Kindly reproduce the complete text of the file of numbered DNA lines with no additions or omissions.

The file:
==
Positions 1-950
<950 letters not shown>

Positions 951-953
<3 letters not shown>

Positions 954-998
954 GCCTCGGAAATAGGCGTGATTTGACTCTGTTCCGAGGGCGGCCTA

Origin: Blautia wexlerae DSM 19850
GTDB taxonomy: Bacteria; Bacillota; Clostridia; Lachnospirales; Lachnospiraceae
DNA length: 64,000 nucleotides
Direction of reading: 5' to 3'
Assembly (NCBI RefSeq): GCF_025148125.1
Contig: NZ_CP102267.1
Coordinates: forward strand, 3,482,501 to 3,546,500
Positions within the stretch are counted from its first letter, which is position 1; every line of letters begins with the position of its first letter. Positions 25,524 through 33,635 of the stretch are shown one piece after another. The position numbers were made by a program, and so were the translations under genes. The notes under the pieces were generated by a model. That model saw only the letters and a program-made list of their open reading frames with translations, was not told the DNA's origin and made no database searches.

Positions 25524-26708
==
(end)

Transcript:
Positions 1-950
<950 letters not shown>

Positions 951-953
<3 letters not shown>

Positions 954-998
954 GCCTCGGAAATAGGCGTGATTTGACTCTGTTCCGAGGGCGGCCTA

Origin: Blautia wexlerae DSM 19850
GTDB taxonomy: Bacteria; Bacillota; Clostridia; Lachnospirales; Lachnospiraceae
DNA length: 64,000 nucleotides
Direction of reading: 5' to 3'
Assembly (NCBI RefSeq): GCF_025148125.1
Contig: NZ_CP102267.1
Coordinates: forward strand, 3,482,501 to 3,546,500
Positions within the stretch are counted from its first letter, which is position 1; every line of letters begins with the position of its first letter. Positions 25,524 through 33,635 of the stretch are shown one piece after another. The position numbers were made by a program, and so were the translations under genes. The notes under the pieces were generated by a model. That model saw only the letters and a program-made list of their open reading frames with translations, was not told the DNA's origin and made no database searches.

Positions 25524-26708